I was in Europe this summer and toured a factory that made rammed earth walls. These walls are historic and built on basic principles. Once the forms are set, local earth is placed in the forms and then rammed to become compact. Hence the name “rammed earth walls.” It may seem simple enough but it becomes more complex when you consider the need for the right type of soil, moisture content and sufficient force to achieve good compaction. Then there are the openings to consider, the corners and a host of other items to make these walls work in modern society. Not to mention meeting modern building codes.
The owner of the factory is Austrian Architect Martin Rauch. He designs and builds rammed earth projects all around the world. He also lectures and is considered a world authority on the subject. In 2019, Harvard University even sent a group of students to his facility in Austria. He continues to lecture at top universities, gaining even more worldwide respect.
Old vs. New America
I was curious about his projects, the details of sustainable construction and lowering our collective carbon footprint. I also was curious about specific projects he had done. We talked about several in Switzerland, Germany, England, Africa and even South America.
When I asked about America, he smiled and chuckled. His reply was, “I work everywhere but America.” He told me he did it once and will never do it again. He explained that our rules and roadblocks are just too restrictive. And while he never came out and said this, he indicated to me that America is not what it used to be. I took him to mean that America—once the innovator of new ideas, cutting through bureaucratic red tape to explore new possibilities, on the front edge of doing good things—has fallen behind the rest of the world.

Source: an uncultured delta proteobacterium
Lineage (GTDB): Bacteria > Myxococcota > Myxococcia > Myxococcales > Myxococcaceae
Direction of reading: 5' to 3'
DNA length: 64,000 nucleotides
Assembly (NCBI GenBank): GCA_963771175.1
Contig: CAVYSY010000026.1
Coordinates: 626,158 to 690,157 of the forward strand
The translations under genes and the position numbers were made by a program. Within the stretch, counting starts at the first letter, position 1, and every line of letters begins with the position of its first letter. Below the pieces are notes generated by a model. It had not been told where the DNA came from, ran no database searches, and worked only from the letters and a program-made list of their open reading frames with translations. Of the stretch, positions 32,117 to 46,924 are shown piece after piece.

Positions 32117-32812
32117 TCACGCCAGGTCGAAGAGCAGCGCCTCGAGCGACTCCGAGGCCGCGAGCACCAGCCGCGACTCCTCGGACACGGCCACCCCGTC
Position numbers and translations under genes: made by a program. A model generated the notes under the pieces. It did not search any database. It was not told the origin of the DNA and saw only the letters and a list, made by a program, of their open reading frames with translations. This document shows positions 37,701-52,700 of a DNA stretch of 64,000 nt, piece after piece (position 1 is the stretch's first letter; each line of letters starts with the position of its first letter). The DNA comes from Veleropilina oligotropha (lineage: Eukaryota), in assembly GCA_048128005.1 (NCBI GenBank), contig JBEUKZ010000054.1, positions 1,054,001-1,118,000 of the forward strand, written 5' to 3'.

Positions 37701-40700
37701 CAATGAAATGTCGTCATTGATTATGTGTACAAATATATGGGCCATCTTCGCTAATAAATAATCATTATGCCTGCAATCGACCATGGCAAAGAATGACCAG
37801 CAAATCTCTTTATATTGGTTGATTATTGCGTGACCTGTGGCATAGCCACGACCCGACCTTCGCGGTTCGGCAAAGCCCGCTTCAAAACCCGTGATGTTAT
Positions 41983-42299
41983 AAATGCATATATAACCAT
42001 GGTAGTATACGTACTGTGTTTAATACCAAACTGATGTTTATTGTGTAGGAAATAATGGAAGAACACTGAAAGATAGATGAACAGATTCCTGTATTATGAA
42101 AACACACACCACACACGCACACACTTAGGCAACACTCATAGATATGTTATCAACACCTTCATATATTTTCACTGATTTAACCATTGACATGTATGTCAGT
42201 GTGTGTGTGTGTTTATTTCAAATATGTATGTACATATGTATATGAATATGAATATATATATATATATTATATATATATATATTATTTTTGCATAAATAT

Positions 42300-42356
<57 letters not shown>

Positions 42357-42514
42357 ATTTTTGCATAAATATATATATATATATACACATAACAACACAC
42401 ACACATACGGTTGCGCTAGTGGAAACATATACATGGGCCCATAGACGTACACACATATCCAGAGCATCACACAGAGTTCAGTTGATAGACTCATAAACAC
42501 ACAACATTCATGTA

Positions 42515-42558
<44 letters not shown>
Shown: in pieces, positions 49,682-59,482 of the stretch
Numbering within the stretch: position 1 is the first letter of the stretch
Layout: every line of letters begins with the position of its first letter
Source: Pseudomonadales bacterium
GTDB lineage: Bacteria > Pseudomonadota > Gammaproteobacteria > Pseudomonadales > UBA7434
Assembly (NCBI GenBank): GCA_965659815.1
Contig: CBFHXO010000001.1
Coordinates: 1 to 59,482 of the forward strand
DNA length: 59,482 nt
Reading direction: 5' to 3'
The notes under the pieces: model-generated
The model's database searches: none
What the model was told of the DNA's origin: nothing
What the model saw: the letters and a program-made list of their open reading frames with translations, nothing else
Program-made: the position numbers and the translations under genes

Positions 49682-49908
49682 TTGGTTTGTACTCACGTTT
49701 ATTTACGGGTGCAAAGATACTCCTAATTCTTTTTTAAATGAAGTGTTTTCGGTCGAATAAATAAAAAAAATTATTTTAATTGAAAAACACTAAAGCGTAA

Nowadays, it seems we are focused solely on profit, market share, and establishing rules and regulations to take other’s market share, regardless of how it impacts the public good. These are my words, but he was clear that the U.S. has a problem with its regulations; or more to the point, an over-regulating driven society. He did note that so many U.S. regulations made no sense to him. Rauch related that thought to an experience he had on the American project where his crews resorted to night work, just to avoid overly restrictive U.S. rules.
When I’m in Europe, I focus on construction projects. I think most Americans would assume Europe is the more restrictive country compared to the United States. It’s always ironic to hear the opposite. I now hear that some projects in the United States are requiring European hard hats. These hard hats claim to be safer and are on the cutting edge of technology. American safety experts relay it is needed to keep up with Europe. However, I also have noticed how European construction [practices] and hard hats are not as prevalent as they are in the U.S. Even on commercial or government projects. This includes the infamous yellow safety vest our road workers here wear. I always get a laugh out of shocking my son, a carpenter here in the U.S., when I text him pictures of German highway road workers wearing T-shirts/shorts but no hard hats or safety vests.
Is America’s Profit Decreasing?
The problem we face has become systemic. The 2021 code came out with some of the most restrictive rules on cement plaster ever introduced and some want to make them even stricter. What seems crazy is that industry experts—the real experts—are often excluded to participate in these discussions. Too often, the rules are made by a select group with an agenda, typically to gain market share, hurt the competition or sell consulting services; leaving the public to suck it up and pay more for the same thing. Some contractors are told this is actually good for them. A higher cost simply translates to more profit as percentage numbers increase:
- First, profit margins diminish as costs increase;
- Second, there is a price point when people switch to other products or systems.
Finding that sweet spot is tricky. It is a little like selling a house. An extremely successful realtor told me, “Pricing is the key to getting your home sold for a maximum profit; you have to set the price right. Set your price too high and you can get snake bit.” He is right. I have another architect friend in Seattle. While he loves cement plaster, it is now priced out of the market and they’ve began to use other products.
Just like real estate, it is hard to get that buyer to come back, once they are snake bitten. I wonder if America, now snake bitten, can get back to what it once was: innovative for the public good and not just about corporate profits.